Why social tables remain the coolest tool for historical inequality studies

Studying economic inequality in contemporary settings remains a difficult thing to do. People are typically not too keen on letting you know how much they earn or how rich they are. We often under-report our earnings for fear of rebuke from tax authorities or because it’s a social taboo to speak about money and incomes. So modern economists are left with survey data that may either underestimate or overestimate inequality metrics. But despite these challenges the overall picture we get from many of these studies is more or less accurate. Now imagine looking at long-term inequality where the data situation is so much worse. Researchers busing themselves with historical inequality studies really have their work cut out for them considering that their data is often both difficult to retrieve and of questionable quality.

Therefore, writing a blog post about a meta-study on social table use in economic history research is challenging because one is torn between a feeling of genuine commitment to the rigour of academic discourse, on the one hand, and the show of respect to academic peers that often have spent years constructing these magical data grouping tools, on the other hand. Nevertheless, together with Dieter von Fintel (Stellenbosch University) and Erik Green (Lund University), I have worked on investigating the empirical soundness of the social tables approach for calculating historical income inequality.

We believe that data grouping in inequality studies have been useful in measuring income or wealth inequality for populations where information is scarce. In contemporary economics it is often deployed to comment on incomes for countries where large informal sectors are present, and data is scarce. This is exactly why it is so appealing for the historical settings, where micro-level income or wealth information is limited at best. Social tables essentially group a population into classes, to which a well-researched mean income is assigned and a between group income/wealth inequality number can be calculated. Based on this inference, we looked at a large sample of historical social tables used in the global economic inequality discourse fired up by Branco Milanovic in the early-2000s – with some inspiration from twentieth century Kuznets.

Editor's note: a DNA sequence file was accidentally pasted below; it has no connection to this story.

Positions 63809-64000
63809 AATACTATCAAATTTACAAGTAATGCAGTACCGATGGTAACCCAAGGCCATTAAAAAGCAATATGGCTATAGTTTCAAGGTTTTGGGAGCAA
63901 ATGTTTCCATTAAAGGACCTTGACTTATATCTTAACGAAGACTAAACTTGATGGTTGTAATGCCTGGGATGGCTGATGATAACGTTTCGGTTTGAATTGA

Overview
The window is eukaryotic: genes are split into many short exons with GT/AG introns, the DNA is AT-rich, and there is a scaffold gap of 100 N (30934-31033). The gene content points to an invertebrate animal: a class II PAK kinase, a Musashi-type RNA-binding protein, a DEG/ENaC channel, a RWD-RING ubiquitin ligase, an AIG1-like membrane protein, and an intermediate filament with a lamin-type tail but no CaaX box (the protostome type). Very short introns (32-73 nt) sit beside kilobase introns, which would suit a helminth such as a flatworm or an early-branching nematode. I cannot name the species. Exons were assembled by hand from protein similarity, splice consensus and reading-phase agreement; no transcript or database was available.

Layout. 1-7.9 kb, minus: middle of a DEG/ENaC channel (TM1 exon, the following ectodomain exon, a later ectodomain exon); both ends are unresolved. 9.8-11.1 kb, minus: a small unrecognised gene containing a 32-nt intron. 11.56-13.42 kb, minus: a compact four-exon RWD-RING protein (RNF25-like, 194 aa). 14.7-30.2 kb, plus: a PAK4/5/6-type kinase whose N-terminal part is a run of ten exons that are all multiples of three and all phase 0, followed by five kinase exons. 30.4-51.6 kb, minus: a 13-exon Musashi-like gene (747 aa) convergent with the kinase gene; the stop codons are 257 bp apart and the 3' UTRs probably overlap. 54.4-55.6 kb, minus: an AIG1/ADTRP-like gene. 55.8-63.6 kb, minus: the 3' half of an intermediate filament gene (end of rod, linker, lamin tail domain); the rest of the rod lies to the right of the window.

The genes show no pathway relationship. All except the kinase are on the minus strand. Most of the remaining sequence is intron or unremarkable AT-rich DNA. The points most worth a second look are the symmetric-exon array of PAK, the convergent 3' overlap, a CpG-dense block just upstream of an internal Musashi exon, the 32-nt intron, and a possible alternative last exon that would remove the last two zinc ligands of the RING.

Before I venture into the mechanics of how our study is set up, it is important to say that our concern began with skepticism related to low inequality estimates for large populations where classes were few. Since Modalsli (2015) had beaten us to the punch with commenting on overlapping incomes between various classes, we decidedly shifted our focus. But, putting together this database of inequality studies would prove to be daunting, and while we are now finalising our paper, our efforts stretch as far back as 2018. I think part of the difficulty in collecting the data may have been due to our fellow economic historian’s initial skepticism to us writing a commission of inquiry type paper.

As good investigators do for an inquiry, we set out to build a comprehensive database for social tables that was current and detailed – only then could we really say anything meaningful. Some detective work and wonderful co-operation from UC Davis’ Global Price and Income History group has enabled us to construct a dataset spanning more than a thousand years and including 108 individual social tables. In a similar fashion to Milanovic, we survey these social tables which were set-up in meticulous ways by scholars from all over the world for places like England and Wales in 1688, China in 1880, France in 1788 and the Kingdom of Naples in 1811. Beyond looking at mostly Europe, North America and Asia we also expand our dataset to improve the representativity of Africa and South America. While Milanovic did include two African countries and three South American nations in his 2018 paper, we have upped the ante as we also included studies by AFLIT researchers for countries like Botswana and Ghana that have inequality observations for more than one year.  Our dataset also contains information on the specific country, gdp per capita, gini-coefficients, population shares attributed to the various classes, and the years for which calculations were done. By incorporating more information for countries of the Global South we get a fuller picture of the computing power of social tables and extend Milanovic’s 2018 analysis of just 41 social tables.